As expected, the idea went nowhere, but as I said, Old Jim thought outside the box, and he loved to engage others in thoughtful exercises.
Another out-of-the-box thinker is Duluth School Board member Harry Welty. The difference between Welty and Jim is that Welty is more abrasive, and does not mind offending people to make a point. Harry has chutzpah.
So, there were 3,000 Duluthians who had just stomped the school board's plans to smithereens, and along comes Harry, who is more than willing to yell "Fire" in a crowded theater.
OK, OK, he didn't yell, "Fire." But he yelled the next best thing: "How about we close a high school instead."
You could almost see half his fellow board members slide under the table when he said that. I mean, Harry, these people are mad. What are you trying to do, get us lynched?
I mean, we can't close East because it has a great athletic program, and we can't close Central because then none of our high schools would be culturally diverse. And we can't close Denfeld because we already closed Morgan Park, and then there would be no high school on the entire west side. Can't be done. No sir, no way.
But an odd thing happened. Instead of throwing a rope over a lamppost for Old Harry, the mob that was still kicking around the crumbs of the original plan to close five elementary schools did not say much.
There are perhaps three reasons for this. First, those who opposed the original plan are mostly parents of elementary students. Their passion was largely spent on stopping the original plan. They can adjust over the next several years to the two high school concept. Second, not everybody believes yet that closing a high school is a real possibility politically. And third, and most importantly, there is a big difference between taking a 6-year-old out of a neighborhood school and telling a 16-year-old he or she has to go a couple of extra miles to school.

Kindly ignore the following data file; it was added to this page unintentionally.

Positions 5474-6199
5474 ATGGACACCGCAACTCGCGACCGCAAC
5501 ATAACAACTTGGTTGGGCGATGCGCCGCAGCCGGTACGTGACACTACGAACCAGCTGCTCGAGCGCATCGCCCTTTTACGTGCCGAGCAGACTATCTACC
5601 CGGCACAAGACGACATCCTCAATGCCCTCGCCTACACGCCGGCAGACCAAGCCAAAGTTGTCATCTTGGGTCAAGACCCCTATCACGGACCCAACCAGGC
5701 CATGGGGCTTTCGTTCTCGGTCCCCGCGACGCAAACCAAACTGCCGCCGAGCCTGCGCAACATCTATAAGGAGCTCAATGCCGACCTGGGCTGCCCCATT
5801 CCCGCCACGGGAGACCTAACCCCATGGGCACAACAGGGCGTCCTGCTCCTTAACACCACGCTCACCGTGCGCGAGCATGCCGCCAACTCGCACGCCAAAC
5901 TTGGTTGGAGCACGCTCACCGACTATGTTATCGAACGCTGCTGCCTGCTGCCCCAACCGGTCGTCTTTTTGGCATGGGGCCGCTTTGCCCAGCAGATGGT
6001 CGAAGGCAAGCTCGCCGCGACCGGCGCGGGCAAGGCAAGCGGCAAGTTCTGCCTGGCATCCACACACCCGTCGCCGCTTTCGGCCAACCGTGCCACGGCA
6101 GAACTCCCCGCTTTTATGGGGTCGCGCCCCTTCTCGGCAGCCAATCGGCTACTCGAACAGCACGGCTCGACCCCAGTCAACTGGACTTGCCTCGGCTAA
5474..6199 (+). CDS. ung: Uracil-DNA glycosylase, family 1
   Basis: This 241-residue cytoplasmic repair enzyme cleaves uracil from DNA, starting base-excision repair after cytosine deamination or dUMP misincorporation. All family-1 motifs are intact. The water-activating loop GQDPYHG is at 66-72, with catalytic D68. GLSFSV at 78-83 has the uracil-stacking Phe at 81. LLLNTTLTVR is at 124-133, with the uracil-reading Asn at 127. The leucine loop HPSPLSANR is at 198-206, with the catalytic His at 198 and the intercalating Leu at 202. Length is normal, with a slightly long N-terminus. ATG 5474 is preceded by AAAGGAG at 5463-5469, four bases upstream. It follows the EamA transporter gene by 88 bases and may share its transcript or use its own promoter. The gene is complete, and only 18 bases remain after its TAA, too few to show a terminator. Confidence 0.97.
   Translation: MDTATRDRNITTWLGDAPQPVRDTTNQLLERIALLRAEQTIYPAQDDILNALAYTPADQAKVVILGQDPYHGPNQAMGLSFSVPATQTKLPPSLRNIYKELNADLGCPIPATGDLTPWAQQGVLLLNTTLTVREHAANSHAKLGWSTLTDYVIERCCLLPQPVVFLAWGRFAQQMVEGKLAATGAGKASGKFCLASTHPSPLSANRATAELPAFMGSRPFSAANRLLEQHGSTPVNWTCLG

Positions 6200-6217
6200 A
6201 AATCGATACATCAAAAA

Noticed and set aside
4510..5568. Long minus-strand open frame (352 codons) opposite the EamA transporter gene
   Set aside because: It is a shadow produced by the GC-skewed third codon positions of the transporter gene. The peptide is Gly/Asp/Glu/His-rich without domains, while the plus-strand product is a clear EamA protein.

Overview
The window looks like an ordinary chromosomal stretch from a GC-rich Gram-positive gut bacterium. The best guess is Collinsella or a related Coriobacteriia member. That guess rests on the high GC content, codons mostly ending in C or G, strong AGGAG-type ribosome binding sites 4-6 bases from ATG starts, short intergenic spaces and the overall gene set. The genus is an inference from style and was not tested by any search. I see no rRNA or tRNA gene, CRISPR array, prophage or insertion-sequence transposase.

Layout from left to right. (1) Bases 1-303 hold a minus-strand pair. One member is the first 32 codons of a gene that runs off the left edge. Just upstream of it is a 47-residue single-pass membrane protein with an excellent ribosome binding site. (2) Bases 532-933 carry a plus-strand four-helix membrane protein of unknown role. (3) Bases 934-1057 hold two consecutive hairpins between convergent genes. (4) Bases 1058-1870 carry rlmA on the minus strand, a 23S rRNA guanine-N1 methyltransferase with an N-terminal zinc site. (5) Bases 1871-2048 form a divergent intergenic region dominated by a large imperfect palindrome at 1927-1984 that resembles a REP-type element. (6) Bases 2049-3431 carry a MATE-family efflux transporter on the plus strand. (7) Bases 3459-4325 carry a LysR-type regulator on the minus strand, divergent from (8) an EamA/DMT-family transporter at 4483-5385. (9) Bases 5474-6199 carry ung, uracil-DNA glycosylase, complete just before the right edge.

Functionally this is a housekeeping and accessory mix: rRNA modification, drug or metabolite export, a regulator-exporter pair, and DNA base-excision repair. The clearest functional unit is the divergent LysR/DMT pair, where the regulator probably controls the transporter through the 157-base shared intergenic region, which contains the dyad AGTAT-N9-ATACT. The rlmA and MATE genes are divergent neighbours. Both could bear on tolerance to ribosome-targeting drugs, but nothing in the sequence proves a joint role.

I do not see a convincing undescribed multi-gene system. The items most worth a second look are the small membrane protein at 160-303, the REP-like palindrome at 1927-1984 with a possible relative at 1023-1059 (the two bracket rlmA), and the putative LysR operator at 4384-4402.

In our modern two-working-parent society, having an elementary student also means having day care or a latchkey program readily available for after school. Moving those students out of the neighborhood schools disrupts the whole daily routine for hundreds of Duluth families. On the other hand, one of the biggest problems at any high school is finding enough parking for all of the kids who drive to school. What's another five miles when you're 16 and have wheels? And even if you don't have a car, you know someone who does, and is more than willing to pick you up.
These lifestyle issues may not seem to have anything to do with the quality of education, but they are no less real.
If I were on the school board, I'd stick with the seven-period day, but I'd also give Harry's two-high-school plan a really hard look.
OK, OK, it isn't really out of the box. We looked at it 10 years ago. But we need some out-of-the-box thinking.
How about we merge with Proctor?
Tom West is the editor and publisher of the Budgeteer News. He may be reached by phone at 723-1207 or e-mail at tom.west@duluth.com .